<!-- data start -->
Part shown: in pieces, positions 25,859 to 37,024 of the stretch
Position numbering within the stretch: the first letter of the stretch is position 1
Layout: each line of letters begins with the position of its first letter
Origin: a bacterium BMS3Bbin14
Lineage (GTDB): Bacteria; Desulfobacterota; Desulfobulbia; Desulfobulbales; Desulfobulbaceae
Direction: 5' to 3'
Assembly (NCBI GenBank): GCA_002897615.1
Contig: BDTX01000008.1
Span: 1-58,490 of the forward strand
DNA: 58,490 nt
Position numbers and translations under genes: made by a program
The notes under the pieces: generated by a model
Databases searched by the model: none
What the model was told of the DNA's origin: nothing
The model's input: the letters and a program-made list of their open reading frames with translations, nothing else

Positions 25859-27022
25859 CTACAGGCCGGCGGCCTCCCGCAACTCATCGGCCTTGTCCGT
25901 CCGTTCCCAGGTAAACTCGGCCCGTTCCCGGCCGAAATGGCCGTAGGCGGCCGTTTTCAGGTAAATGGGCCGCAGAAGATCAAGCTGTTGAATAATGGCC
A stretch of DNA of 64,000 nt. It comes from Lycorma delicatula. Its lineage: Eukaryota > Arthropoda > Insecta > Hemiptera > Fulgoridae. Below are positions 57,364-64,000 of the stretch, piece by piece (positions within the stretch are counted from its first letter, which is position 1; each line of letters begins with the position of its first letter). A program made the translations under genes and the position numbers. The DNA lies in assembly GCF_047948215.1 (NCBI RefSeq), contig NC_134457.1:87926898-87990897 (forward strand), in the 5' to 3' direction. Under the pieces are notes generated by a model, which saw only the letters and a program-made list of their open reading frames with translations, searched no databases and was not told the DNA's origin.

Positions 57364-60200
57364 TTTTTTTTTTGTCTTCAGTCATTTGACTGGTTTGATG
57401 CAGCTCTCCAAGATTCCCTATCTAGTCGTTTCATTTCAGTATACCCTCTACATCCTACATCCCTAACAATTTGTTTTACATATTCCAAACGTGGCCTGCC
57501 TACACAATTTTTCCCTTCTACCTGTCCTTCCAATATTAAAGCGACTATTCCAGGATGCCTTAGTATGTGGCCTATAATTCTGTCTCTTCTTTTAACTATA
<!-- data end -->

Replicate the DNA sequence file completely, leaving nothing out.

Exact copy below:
Part shown: in pieces, positions 25,859 to 37,024 of the stretch
Position numbering within the stretch: the first letter of the stretch is position 1
Layout: each line of letters begins with the position of its first letter
Origin: a bacterium BMS3Bbin14
Lineage (GTDB): Bacteria; Desulfobacterota; Desulfobulbia; Desulfobulbales; Desulfobulbaceae
Direction: 5' to 3'
Assembly (NCBI GenBank): GCA_002897615.1
Contig: BDTX01000008.1
Span: 1-58,490 of the forward strand
DNA: 58,490 nt
Position numbers and translations under genes: made by a program
The notes under the pieces: generated by a model
Databases searched by the model: none
What the model was told of the DNA's origin: nothing
The model's input: the letters and a program-made list of their open reading frames with translations, nothing else

Positions 25859-27022
25859 CTACAGGCCGGCGGCCTCCCGCAACTCATCGGCCTTGTCCGT
25901 CCGTTCCCAGGTAAACTCGGCCCGTTCCCGGCCGAAATGGCCGTAGGCGGCCGTTTTCAGGTAAATGGGCCGCAGAAGATCAAGCTGTTGAATAATGGCC
A stretch of DNA of 64,000 nt. It comes from Lycorma delicatula. Its lineage: Eukaryota > Arthropoda > Insecta > Hemiptera > Fulgoridae. Below are positions 57,364-64,000 of the stretch, piece by piece (positions within the stretch are counted from its first letter, which is position 1; each line of letters begins with the position of its first letter). A program made the translations under genes and the position numbers. The DNA lies in assembly GCF_047948215.1 (NCBI RefSeq), contig NC_134457.1:87926898-87990897 (forward strand), in the 5' to 3' direction. Under the pieces are notes generated by a model, which saw only the letters and a program-made list of their open reading frames with translations, searched no databases and was not told the DNA's origin.

Positions 57364-60200
57364 TTTTTTTTTTGTCTTCAGTCATTTGACTGGTTTGATG
57401 CAGCTCTCCAAGATTCCCTATCTAGTCGTTTCATTTCAGTATACCCTCTACATCCTACATCCCTAACAATTTGTTTTACATATTCCAAACGTGGCCTGCC
57501 TACACAATTTTTCCCTTCTACCTGTCCTTCCAATATTAAAGCGACTATTCCAGGATGCCTTAGTATGTGGCCTATAATTCTGTCTCTTCTTTTAACTATA